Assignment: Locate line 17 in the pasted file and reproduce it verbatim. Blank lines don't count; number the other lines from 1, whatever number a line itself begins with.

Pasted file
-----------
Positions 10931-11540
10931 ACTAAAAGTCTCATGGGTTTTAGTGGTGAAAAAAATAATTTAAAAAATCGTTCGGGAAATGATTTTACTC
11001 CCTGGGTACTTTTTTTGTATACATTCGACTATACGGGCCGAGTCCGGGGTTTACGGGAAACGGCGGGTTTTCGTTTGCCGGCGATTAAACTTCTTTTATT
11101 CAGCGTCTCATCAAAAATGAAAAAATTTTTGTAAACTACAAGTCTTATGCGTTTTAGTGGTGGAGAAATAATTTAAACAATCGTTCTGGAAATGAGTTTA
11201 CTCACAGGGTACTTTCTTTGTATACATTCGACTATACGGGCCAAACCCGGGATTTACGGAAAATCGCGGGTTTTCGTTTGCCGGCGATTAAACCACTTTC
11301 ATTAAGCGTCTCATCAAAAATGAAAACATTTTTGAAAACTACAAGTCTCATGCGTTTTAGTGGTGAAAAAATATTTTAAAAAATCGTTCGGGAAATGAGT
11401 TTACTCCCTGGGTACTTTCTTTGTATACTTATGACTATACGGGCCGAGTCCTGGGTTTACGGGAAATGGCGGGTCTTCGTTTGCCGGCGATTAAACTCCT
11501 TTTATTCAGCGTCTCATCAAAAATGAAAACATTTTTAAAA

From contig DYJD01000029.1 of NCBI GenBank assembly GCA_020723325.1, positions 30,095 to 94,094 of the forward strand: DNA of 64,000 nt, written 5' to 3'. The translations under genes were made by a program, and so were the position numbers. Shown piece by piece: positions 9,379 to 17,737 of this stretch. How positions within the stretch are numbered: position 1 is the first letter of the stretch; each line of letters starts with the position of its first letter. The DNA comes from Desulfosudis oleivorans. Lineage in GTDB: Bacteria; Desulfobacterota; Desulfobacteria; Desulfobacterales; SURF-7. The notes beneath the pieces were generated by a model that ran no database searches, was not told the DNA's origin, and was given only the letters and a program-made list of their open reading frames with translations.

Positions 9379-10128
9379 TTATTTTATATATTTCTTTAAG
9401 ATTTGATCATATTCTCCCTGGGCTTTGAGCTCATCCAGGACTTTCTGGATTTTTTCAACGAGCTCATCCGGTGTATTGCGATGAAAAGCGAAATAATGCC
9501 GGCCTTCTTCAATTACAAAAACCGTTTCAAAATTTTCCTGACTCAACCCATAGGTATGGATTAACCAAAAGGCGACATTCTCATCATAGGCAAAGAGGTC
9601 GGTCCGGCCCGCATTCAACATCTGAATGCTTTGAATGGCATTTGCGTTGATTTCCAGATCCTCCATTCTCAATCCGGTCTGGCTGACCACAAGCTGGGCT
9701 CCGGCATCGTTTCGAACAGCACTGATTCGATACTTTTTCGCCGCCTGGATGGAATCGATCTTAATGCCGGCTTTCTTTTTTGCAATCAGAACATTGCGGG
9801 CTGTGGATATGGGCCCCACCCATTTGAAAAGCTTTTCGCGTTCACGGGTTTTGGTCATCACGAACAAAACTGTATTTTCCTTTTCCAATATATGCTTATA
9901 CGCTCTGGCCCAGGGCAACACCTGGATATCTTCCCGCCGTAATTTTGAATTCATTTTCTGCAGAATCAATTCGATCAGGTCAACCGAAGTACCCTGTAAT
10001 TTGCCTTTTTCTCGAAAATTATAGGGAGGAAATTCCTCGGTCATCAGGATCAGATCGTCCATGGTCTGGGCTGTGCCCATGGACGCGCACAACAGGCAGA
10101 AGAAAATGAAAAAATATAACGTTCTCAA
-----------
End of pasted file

9901 CGCTCTGGCCCAGGGCAACACCTGGATATCTTCCCGCCGTAATTTTGAATTCATTTTCTGCAGAATCAATTCGATCAGGTCAACCGAAGTACCCTGTAAT